Evanston must move on from its corrupt founding father

Evanston must move on from its corrupt founding father

Callie Grober, Opinion Editor

Remember your history.

With Thanksgiving just around the corner, we, as Evanstonians, need to educate ourselves on the human rights violations committed by our city’s namesake, and rethink our memorialization of him. Evanston, founded in 1853, is named after politician and founder of Northwestern University John Evans. Unknown to many Evanstonians is the fact that Evans served as governor of Colorado and in 1864 ordered an attack on an encampment of Native Americans who were on Colorado territory, killing about 160 Native Americans, including 110 women and children. Evans’ guilt was later proven by U.S Congressional committees in a series of trials during which Evans was convicted of lying to cover up his involvement.

Now, over 200 years later, we continue to honor Evans; Northwestern University named their alumni center after him and there is a private apartment building called the John Evans building just off the Northwestern campus. That’s to say nothing of the constant memorialization he receives every time someone refers to our city by name.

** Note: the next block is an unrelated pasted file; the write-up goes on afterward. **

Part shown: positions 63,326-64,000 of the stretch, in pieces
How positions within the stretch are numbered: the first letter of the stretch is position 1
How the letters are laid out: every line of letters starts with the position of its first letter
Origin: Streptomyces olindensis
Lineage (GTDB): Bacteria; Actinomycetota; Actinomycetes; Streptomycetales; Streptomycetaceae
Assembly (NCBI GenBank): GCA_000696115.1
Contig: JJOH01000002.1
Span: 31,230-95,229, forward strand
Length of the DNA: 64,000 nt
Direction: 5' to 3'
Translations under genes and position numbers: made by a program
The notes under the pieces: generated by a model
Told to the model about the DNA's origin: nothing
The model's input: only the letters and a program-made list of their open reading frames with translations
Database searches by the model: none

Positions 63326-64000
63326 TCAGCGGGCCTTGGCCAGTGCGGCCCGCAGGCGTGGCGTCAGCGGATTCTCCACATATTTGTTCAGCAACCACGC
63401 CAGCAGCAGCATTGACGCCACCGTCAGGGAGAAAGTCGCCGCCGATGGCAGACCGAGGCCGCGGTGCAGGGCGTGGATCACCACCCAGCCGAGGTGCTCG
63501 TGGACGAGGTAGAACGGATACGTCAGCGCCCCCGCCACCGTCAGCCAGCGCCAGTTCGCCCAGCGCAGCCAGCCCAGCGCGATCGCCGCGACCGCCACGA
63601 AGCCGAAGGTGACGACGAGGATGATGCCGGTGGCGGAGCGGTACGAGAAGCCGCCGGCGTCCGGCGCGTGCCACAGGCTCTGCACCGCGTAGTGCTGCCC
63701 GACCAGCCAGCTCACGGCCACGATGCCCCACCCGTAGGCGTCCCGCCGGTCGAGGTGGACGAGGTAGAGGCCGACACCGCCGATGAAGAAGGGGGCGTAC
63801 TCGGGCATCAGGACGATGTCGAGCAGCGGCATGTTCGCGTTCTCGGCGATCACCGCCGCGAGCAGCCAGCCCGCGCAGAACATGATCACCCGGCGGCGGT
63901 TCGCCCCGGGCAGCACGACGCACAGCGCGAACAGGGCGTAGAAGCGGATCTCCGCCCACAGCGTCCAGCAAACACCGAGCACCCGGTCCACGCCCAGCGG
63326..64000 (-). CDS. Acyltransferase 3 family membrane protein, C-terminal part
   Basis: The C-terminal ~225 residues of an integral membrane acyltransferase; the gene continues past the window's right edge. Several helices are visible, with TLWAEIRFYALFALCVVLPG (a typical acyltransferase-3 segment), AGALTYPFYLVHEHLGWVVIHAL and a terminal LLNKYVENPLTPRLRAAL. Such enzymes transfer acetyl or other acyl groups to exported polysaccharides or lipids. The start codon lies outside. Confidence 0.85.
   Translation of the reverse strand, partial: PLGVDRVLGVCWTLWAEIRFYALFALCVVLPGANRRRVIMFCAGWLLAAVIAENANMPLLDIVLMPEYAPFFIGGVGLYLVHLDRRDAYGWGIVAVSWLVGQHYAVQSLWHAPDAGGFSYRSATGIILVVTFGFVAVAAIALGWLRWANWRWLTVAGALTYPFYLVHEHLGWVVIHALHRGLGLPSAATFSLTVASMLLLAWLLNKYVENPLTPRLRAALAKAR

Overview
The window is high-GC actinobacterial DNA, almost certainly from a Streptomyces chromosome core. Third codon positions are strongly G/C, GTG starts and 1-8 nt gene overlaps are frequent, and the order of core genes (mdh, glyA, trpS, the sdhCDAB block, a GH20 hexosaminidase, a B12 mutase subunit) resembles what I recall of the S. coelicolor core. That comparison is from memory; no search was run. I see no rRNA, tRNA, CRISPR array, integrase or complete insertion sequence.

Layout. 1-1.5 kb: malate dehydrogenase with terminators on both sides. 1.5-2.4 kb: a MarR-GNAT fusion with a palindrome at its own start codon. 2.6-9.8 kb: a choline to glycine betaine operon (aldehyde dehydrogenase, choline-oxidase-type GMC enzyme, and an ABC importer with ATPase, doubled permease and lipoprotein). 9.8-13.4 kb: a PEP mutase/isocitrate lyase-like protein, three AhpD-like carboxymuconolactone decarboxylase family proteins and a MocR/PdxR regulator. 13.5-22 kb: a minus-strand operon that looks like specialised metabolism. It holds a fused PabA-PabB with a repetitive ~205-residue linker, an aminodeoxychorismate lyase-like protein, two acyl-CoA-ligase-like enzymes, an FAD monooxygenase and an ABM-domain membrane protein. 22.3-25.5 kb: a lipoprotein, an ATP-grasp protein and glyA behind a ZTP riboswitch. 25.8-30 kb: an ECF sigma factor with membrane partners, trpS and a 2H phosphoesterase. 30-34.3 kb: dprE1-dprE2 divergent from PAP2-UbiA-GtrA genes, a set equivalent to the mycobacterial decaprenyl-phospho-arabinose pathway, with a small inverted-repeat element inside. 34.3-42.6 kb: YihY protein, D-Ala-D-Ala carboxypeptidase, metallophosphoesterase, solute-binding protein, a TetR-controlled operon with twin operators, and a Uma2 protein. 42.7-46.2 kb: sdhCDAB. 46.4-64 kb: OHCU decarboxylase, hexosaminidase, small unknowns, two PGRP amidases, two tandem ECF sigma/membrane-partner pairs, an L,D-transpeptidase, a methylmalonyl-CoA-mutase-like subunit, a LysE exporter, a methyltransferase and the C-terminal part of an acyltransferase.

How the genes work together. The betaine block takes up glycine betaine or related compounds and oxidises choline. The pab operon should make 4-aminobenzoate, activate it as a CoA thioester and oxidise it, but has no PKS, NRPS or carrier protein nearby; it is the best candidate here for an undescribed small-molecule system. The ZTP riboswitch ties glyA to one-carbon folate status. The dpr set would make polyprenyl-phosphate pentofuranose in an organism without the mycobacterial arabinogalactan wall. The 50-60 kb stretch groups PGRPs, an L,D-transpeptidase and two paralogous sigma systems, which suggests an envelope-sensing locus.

The continuance of Evans’ legacy needs to stop. It celebrates someone not only responsible for over 150 murders, but for the continued oppression of native peoples in our country, it’s a constant reminder of the people lost and the disregard our city and country has for them.

John Evans may be the founder of our city and a prominent university, but when someone has the blood of over 150 people on their hands, we should not be naming buildings after them in their honor. The John Evans Center should be renamed to honor a past dean or administrator, and the name of the John Evans apartment building should be changed to honor another Evanston founder or politician.

Continuing Evans’ legacy with buildings named after him is just another way Native Americans are disrespected and ignored in American society today. Our city cannot remain ignorant of these human rights violations, we must show respect for all those that lost their life at Evans’ hand.

Tales such as Evans’ are all too common in the United States; across the country we memorialize icons of racism and violence. We as a nation must weigh history and person equally. We can’t celebrate the former without understanding the latter. John Evans and other figures in US history must be remembered for what they truly were: murderers.